The right way, the wrong way and the creative way to address an envelope

When a letter or a parcel goes missing it can be seriously frustrating. It has been reported that an estimated 500,000 letters go missing per week, which is a lot by anyone’s standards. A way to try and ensure that your letter or parcel gets to the correct destination is to ensure that you address your item to be sent correctly.

This post explains how to address your envelopes correctly, what happens to mail that has failed to reach its destination and what happens to letters simply addressed to ‘Santa’ and what happens if you don’t follow the envelope addressing guidelines.

Guidelines for sending mail in the UK are as follows;

  • Use a full and accurate address complete with the postcode.
  • You do not need to include a county name, as long as the post town and postcode are used.
  • Avoid using commas or full stops and do not centre or stagger your lines.

Here is an example:



So, what happens to items, which fail to be delivered? Different couriers will have different protocol however standard procedure usually follows this pattern.

If the letter or parcel has not been delivered then a process begins where the carrier will try to return the letter or parcel back to the sender- so it’s important to write or print a return address on the back of your envelope.

If no return address was provided then the item would be forwarded to the return depot and opened to identify a sender, as long as the contents are not newspapers, advertising materials or magazines they may be returned to the sender if one is identified after opening the mail.

As a last resort, if there is no return address available and the contents meet storage criteria, they may hold the items for up to four months pending claims via Customer Services. If the item is not claimed within that time, unfortunately the carrier would more than likely dispose of the item. It is definitely worth noting that this is merely an example and you should check the procedure with your own mail service provider.

Now we come to the burning question on everybody’s lips, what happens to letters to Santa, how do you address your all important Christmas list to make sure you won’t be disappointed on that special morning?? Where do you even go to find the big man’s full address and postcode? Isn’t ‘Father Christmas – The North Pole’ enough details to make the delivery?



There are many companies who offer the service where you can write to Santa and receive a reply; in this digital age there is even an email option for the tech savvy little ones out there, however there’s nothing like receiving a real letter.

To ensure you receive a reply it’s advised that letters should be sent no later than 6th December in order to get a reply back. There are many different companies that offer ‘write to Santa’ services some of which you can write to throughout the year.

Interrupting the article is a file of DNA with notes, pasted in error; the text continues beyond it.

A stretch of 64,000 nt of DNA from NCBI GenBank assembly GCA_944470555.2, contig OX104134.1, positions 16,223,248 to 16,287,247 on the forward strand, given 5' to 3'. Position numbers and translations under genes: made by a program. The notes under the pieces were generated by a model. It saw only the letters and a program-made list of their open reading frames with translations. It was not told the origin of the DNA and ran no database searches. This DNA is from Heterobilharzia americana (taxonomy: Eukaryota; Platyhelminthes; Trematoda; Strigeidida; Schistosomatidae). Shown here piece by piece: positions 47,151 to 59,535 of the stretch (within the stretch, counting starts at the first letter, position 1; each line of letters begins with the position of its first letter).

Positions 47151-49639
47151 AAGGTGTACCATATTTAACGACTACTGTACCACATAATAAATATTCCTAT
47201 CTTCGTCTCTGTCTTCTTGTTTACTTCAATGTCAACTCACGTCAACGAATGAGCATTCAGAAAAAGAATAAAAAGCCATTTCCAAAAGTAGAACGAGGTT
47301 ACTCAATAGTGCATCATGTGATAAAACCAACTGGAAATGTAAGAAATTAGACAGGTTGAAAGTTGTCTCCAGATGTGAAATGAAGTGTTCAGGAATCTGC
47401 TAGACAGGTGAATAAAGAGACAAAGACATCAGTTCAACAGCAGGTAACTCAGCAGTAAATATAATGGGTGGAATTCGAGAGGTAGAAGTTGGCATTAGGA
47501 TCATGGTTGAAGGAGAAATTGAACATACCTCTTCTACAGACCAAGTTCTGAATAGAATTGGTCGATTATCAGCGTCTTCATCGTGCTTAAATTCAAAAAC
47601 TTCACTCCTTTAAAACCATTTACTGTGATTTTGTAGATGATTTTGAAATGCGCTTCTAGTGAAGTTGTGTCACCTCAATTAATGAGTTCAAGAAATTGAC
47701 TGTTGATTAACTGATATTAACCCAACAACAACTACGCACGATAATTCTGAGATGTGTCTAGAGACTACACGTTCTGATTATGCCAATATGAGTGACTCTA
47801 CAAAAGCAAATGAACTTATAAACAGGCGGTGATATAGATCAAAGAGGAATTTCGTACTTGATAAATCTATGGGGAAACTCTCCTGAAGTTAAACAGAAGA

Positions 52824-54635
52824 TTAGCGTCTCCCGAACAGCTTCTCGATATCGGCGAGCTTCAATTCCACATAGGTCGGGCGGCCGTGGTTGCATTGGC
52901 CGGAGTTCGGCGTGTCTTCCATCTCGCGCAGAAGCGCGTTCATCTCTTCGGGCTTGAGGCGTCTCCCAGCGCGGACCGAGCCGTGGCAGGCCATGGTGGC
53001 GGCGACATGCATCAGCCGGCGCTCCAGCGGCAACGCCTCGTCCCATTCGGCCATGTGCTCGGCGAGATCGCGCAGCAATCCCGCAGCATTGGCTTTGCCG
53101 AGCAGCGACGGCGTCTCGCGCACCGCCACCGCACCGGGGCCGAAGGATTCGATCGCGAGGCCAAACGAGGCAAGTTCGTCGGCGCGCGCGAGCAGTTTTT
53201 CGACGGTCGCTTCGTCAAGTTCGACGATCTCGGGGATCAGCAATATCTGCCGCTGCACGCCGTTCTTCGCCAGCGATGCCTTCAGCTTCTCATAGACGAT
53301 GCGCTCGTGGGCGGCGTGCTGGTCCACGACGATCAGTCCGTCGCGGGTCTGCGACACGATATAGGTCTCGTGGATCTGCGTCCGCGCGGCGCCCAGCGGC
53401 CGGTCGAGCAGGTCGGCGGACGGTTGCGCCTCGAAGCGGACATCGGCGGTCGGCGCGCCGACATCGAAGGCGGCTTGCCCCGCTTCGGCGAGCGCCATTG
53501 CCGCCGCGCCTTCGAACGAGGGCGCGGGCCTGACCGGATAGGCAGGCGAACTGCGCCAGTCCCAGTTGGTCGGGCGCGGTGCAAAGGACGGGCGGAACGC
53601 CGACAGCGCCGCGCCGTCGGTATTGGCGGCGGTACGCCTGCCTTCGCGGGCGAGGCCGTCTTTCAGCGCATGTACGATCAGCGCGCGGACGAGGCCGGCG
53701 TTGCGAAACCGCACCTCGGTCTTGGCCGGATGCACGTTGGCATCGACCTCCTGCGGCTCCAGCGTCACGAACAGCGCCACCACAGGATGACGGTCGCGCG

To receive a reply back you must include a stamped self-addressed envelope and remember to include your full name and address either on the envelope or on the letter itself, and of course you must remember to be good!!

However there are times when you might not know the full postal address and rather than using Capture+  the sender will improvise and hope that the clever postal delivery person receiving the envelope will know exactly where to deliver the item. It is highly advisable to use the full postal address and not address an envelope in any other way than is detailed by the postal service used or you risk your post not arriving at its hopeful destination.



Surprisingly the above item of mail did actually make it’s recipients without a house name, number or even a postcode being included.

Puzzles for Postmen

Artist James Addison is quite possibly the post man’s biggest challenge where he writes his addresses on his letters in a cryptic, puzzling or just delightful manner. All his letters are beautiful whether a hand written trivia or a pen drawing, James claims to be fascinated by the possibility of sending an item from one end of the country to the other for less than the cost of a chocolate bar, I do wonder  if all the envelopes make it to their destinations.






You can find more information on James’s puzzles for postmen on his website.

If you’ve seen some interestingly addressed envelopes or work for Royal Mail and have seen some crazy or cool addressed envelopes then it would be great if you could let us know in the comments below, but please bear in mind the busy postmen who might not always have time to decipher your address and if you want to guarantee your mail gets to its destination then use the tips for correctly addressing your letter.



  • Parke Brown

    I have read your post, thanks for providing such good information about Business envelopes.